The great Chicago music podcast “Sound Opinions” had a really good baseball themed episode about music “Grand Slams”, where a band released four excellent albums in a row. While we won’t rip them off directly, since it’s the basketball playoffs, 2/3rds of LxL is in Chicago, and MJ won 2 three-peats, we thought we would give to you the best three-peats to start a career, or the top ten artists who started their career with three great-to-perfect albums. Not to mention Vampire Weekend just released their third and best album, making them a wonderful candidate for this three-peat list. So here we go.
10. TV On the Radio
The Albums: Desperate Youth, Blood Thirsty Babes, Return to Cookie Mountain, Dear Science
In my opinion, the Brooklyn noise-rockers got severely underrated at 10. TV On The Radio released three of the best albums of the aughts, albums that howled, swooned, burned, and celebrated in front of their apocalyptic sound.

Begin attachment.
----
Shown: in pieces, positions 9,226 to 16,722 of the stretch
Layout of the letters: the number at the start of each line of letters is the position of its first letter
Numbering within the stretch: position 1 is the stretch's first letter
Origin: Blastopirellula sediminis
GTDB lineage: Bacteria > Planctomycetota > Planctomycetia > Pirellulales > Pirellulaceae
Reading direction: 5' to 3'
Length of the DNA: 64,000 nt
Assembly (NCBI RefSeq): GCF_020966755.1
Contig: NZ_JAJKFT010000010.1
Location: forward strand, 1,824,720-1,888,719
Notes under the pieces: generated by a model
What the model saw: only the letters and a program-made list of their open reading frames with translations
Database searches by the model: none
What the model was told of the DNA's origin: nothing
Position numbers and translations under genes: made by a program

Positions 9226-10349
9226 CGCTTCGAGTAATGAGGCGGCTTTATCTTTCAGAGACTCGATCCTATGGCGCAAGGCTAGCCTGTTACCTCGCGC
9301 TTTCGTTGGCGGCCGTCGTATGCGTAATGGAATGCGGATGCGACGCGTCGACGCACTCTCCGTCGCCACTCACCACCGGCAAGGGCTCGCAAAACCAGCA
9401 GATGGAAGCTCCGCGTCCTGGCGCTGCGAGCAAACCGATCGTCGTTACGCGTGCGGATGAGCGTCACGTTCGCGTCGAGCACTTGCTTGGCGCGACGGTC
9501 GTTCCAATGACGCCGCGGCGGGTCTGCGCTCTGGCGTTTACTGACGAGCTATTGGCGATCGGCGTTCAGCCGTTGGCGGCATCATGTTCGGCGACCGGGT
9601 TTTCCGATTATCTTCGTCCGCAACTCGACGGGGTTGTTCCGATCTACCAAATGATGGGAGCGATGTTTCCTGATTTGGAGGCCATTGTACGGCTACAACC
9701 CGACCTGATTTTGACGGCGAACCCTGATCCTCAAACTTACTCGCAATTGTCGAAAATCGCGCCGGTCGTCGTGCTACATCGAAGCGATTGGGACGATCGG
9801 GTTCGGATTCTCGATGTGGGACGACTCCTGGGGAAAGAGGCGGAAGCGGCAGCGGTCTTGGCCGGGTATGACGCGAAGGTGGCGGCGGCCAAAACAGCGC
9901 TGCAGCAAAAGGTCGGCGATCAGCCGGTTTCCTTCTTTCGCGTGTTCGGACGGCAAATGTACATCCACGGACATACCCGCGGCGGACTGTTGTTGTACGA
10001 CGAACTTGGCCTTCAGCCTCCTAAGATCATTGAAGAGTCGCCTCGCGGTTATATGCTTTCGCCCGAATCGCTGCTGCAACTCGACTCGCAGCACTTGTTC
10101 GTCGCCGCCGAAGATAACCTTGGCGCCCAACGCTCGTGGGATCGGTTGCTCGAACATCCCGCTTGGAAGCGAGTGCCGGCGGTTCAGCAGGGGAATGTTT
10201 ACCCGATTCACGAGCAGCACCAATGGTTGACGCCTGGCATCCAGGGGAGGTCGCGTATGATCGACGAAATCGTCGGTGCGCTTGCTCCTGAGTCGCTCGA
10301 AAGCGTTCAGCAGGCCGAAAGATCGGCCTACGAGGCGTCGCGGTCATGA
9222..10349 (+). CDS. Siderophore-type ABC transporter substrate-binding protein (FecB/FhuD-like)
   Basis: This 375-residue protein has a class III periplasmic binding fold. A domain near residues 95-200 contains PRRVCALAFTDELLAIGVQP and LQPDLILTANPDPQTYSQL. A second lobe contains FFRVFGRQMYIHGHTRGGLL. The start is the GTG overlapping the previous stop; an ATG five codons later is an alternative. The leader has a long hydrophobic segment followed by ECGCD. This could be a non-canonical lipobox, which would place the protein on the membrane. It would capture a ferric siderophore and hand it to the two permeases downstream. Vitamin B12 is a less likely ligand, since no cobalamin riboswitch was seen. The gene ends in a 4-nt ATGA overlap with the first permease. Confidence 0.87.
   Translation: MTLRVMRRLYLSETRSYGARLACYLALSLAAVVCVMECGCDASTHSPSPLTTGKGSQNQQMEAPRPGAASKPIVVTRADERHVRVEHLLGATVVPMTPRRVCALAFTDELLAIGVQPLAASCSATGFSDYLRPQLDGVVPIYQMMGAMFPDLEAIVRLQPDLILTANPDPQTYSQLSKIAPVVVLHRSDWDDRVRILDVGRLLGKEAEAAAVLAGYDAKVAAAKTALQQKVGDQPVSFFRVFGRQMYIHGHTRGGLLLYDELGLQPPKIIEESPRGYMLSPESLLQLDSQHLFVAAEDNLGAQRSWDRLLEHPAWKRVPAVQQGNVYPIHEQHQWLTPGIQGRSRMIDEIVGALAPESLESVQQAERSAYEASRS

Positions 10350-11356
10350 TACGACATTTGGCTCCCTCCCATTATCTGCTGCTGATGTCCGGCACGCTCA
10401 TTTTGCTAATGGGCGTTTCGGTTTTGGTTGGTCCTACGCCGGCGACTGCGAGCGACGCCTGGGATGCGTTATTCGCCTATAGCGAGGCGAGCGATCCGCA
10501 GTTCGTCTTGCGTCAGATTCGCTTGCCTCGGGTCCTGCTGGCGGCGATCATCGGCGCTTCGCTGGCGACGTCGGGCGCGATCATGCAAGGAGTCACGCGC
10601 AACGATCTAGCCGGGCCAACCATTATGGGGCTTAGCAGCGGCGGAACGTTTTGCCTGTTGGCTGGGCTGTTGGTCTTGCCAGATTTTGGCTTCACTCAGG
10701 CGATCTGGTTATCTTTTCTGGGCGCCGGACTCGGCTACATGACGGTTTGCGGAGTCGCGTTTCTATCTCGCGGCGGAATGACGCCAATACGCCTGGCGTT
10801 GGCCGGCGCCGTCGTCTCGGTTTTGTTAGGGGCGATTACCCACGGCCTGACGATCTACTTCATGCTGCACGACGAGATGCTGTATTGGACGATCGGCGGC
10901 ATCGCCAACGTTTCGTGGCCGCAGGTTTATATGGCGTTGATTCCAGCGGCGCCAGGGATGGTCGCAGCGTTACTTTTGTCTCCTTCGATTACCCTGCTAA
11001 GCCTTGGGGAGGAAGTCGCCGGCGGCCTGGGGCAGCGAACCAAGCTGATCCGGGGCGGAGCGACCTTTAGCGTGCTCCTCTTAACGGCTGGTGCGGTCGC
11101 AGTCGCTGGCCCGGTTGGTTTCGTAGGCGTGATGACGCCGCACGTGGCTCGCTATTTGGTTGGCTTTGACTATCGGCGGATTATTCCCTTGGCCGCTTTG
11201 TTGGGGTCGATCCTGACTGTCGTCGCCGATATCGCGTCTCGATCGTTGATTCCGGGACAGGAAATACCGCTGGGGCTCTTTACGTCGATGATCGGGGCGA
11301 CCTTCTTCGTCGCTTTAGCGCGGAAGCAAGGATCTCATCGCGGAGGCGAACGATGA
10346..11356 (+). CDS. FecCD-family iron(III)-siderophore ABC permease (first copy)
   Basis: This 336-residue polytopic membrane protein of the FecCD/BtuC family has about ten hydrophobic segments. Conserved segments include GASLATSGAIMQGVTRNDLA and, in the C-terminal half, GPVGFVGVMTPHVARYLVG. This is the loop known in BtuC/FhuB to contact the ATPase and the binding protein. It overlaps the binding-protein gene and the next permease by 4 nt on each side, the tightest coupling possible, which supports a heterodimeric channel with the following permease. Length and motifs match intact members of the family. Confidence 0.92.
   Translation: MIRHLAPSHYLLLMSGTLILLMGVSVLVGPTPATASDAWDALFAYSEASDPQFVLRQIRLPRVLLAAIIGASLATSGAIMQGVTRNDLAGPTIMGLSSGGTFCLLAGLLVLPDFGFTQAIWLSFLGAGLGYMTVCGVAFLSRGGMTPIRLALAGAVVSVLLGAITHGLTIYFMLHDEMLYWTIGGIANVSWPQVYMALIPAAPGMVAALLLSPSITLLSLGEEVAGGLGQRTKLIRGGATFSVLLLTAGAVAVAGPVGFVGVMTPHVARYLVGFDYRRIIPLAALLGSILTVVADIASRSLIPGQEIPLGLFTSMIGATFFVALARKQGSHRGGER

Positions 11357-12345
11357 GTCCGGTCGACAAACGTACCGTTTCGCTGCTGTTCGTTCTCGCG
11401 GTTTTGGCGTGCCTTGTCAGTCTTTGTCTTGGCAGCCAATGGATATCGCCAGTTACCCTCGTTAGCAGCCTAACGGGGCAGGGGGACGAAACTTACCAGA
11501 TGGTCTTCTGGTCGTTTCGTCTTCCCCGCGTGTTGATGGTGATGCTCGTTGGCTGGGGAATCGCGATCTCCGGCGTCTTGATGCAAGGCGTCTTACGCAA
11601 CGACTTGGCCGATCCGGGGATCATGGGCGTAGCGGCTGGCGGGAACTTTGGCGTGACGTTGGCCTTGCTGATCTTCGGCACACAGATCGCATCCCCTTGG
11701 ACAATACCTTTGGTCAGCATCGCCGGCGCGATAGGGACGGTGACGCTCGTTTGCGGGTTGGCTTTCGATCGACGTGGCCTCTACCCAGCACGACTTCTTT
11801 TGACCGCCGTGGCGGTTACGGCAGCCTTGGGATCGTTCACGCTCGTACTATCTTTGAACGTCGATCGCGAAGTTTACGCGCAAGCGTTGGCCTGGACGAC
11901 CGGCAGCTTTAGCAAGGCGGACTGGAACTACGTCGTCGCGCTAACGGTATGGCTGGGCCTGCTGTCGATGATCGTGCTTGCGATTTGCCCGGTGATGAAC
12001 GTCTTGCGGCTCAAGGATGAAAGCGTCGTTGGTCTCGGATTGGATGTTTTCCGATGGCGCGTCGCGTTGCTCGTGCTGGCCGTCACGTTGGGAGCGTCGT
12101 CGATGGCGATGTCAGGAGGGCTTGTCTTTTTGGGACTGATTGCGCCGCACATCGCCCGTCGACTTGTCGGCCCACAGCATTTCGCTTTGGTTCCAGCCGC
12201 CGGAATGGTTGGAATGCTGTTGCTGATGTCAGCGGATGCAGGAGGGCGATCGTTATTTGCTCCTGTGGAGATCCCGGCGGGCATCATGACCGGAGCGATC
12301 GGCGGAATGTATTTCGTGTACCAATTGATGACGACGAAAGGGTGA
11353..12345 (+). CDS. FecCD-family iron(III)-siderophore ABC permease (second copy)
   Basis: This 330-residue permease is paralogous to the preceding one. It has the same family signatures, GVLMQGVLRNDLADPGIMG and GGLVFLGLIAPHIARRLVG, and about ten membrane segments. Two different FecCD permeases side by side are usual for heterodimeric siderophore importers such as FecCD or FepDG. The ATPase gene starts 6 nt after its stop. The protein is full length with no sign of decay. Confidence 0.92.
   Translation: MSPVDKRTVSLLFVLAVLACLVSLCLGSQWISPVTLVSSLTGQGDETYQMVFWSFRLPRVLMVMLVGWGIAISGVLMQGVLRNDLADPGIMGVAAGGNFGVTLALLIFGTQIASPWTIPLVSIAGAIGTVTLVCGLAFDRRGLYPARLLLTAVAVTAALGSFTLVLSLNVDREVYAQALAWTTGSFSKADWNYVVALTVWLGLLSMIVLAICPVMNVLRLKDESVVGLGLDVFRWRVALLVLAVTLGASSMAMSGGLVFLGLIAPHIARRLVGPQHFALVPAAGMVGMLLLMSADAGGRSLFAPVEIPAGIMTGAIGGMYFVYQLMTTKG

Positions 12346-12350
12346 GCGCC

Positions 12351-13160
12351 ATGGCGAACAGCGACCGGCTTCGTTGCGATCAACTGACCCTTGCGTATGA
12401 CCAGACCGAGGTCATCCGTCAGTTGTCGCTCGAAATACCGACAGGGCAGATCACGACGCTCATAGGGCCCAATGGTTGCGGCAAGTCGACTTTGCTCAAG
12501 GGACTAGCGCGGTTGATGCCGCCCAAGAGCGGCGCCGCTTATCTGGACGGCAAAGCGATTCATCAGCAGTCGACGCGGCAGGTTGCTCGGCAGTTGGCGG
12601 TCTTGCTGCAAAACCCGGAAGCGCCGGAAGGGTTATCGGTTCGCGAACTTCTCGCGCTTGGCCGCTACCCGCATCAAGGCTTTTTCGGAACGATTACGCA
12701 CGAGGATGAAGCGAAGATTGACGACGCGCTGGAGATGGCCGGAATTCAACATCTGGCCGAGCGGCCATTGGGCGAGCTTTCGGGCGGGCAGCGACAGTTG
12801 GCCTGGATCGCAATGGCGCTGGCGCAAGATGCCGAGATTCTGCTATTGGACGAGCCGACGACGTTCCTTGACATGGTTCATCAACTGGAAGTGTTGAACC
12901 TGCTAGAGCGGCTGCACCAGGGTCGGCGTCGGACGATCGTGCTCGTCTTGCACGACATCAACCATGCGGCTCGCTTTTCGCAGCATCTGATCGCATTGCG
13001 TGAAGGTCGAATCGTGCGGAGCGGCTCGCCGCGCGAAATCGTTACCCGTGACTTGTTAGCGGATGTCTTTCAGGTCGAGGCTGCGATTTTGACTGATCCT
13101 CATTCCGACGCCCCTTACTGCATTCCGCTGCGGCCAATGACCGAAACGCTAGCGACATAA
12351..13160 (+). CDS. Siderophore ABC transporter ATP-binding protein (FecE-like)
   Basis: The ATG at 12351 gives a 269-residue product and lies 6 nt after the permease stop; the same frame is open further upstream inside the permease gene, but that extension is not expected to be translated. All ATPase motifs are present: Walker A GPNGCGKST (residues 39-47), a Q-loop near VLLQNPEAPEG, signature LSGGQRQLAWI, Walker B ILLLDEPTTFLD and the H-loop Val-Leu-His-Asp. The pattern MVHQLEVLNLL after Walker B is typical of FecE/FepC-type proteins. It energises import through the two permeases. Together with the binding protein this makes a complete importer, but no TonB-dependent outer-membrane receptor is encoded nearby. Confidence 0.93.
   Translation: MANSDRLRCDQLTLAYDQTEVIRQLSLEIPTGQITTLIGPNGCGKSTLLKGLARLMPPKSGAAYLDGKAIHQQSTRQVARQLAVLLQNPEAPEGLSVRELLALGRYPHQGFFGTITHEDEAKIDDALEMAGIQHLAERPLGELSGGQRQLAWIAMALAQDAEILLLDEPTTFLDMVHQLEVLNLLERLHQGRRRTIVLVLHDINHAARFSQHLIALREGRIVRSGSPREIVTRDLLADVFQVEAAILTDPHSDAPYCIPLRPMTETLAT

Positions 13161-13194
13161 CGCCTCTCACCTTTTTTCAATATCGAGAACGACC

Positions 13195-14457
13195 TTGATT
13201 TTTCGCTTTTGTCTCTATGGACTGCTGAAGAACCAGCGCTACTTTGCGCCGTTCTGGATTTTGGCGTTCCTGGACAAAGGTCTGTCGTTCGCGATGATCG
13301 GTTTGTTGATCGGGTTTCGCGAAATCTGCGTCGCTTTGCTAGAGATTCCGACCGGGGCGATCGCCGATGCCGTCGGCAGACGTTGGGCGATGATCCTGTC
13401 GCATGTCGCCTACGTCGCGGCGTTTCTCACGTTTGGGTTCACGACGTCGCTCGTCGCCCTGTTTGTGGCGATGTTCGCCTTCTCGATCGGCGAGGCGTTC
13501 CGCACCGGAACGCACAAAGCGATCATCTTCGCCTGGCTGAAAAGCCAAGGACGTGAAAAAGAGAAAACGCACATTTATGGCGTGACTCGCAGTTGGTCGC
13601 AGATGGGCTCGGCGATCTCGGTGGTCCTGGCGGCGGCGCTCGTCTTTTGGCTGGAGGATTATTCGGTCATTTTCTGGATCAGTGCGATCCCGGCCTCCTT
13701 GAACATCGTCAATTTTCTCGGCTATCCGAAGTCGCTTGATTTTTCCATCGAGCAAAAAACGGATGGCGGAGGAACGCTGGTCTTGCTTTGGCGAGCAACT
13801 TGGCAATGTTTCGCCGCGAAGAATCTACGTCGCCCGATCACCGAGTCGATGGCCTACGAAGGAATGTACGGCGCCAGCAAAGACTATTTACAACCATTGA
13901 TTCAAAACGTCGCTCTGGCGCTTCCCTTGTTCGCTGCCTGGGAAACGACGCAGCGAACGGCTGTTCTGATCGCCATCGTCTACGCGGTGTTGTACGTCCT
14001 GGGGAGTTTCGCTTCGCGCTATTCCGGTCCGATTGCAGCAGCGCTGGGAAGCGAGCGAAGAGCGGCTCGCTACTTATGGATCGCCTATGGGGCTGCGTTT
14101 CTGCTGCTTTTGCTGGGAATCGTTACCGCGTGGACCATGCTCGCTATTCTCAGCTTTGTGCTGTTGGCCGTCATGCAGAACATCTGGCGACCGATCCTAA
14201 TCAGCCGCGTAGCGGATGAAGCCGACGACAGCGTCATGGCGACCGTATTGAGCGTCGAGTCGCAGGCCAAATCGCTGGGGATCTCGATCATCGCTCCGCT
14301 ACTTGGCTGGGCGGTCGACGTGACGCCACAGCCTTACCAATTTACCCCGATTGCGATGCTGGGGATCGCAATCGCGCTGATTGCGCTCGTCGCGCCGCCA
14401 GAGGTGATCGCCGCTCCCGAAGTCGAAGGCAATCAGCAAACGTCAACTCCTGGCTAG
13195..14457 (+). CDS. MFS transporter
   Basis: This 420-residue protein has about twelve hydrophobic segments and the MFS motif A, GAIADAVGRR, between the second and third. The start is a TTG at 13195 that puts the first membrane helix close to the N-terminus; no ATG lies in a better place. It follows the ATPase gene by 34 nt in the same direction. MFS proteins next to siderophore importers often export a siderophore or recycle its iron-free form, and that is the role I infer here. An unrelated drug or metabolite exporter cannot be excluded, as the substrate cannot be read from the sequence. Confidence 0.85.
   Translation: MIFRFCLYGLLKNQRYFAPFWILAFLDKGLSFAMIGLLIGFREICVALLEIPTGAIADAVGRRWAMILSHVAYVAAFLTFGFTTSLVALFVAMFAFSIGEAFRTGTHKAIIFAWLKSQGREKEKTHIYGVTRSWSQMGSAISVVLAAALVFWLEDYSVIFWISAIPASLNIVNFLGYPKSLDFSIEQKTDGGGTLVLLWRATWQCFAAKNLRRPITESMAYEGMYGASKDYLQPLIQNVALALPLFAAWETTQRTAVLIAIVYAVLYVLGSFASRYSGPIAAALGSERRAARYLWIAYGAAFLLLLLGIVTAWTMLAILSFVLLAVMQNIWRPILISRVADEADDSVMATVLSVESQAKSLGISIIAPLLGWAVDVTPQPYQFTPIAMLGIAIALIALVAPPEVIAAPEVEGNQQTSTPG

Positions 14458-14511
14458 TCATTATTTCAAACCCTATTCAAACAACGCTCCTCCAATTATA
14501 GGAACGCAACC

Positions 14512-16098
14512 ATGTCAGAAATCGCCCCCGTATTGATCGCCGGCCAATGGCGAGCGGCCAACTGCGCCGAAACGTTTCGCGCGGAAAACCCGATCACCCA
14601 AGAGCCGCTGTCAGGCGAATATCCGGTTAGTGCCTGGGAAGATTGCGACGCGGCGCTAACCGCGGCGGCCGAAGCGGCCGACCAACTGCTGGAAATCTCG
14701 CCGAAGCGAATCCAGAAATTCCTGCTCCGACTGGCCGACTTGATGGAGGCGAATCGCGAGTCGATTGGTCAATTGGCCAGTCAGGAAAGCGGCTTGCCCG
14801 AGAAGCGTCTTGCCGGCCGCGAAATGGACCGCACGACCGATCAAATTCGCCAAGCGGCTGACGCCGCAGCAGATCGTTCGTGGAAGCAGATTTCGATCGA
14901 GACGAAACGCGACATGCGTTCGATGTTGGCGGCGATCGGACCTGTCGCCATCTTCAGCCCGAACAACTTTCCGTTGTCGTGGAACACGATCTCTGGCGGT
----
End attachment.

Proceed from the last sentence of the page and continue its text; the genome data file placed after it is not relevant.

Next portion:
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Never Trust a Happy Song
It has been just over one month since Grouplove released there debut album Never Trust a Happy Song, and finally, I am on board. The 2010 self-titled EP was given to me a while ago, but every once in a while, in these modern times of unyielding amounts of music coming at you in every direction, an EP or an album can get overlooked on an iPod that is flooded with a plethora of other new music, whether or not that music is more or less superior. Luckily NPR, as per usual (just to avoid any political offenses, I am referring to NPR Music. I don’t want to make a whole “thing” out of this) … as I was saying, NPR, as per usual had my back and prompted a quick listen to Grouplove when they were featured on their wonderful Tiny Desk Concerts podcast. They had also written a little blip about Grouplove, mentioning comparisons between lead singer Christian Zucconi and Kurt Cobain. No more time was wasted from here. I immediately immersed myself in Grouplove. And no, that last statement was not a Tobias Funke quote, it’s just what happened dammit. After watching the ‘cast, I quickly flipped on that EP, then immediately got my hands on the very album I am writing about today, the aptly named, Never Trust a Happy Song.
Continue reading “Grouplove Review: Never Trust a Happy Song”